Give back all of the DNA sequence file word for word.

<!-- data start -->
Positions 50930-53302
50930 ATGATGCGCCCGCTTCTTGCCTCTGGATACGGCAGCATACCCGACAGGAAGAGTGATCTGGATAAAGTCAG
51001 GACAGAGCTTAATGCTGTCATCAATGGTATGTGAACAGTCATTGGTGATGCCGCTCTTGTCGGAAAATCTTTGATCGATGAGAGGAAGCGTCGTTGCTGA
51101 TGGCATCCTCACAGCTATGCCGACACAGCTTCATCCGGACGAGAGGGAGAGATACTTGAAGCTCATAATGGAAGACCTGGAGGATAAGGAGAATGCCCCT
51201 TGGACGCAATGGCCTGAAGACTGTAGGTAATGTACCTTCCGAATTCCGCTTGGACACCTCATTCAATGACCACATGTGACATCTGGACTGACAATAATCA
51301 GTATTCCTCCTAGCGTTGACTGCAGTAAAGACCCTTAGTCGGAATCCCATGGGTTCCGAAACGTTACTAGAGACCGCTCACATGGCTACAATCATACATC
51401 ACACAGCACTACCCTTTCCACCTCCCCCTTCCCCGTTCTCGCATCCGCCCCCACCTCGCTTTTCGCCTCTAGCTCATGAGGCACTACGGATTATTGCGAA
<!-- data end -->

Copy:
Positions 50930-53302
50930 ATGATGCGCCCGCTTCTTGCCTCTGGATACGGCAGCATACCCGACAGGAAGAGTGATCTGGATAAAGTCAG
51001 GACAGAGCTTAATGCTGTCATCAATGGTATGTGAACAGTCATTGGTGATGCCGCTCTTGTCGGAAAATCTTTGATCGATGAGAGGAAGCGTCGTTGCTGA
51101 TGGCATCCTCACAGCTATGCCGACACAGCTTCATCCGGACGAGAGGGAGAGATACTTGAAGCTCATAATGGAAGACCTGGAGGATAAGGAGAATGCCCCT
51201 TGGACGCAATGGCCTGAAGACTGTAGGTAATGTACCTTCCGAATTCCGCTTGGACACCTCATTCAATGACCACATGTGACATCTGGACTGACAATAATCA
51301 GTATTCCTCCTAGCGTTGACTGCAGTAAAGACCCTTAGTCGGAATCCCATGGGTTCCGAAACGTTACTAGAGACCGCTCACATGGCTACAATCATACATC
51401 ACACAGCACTACCCTTTCCACCTCCCCCTTCCCCGTTCTCGCATCCGCCCCCACCTCGCTTTTCGCCTCTAGCTCATGAGGCACTACGGATTATTGCGAA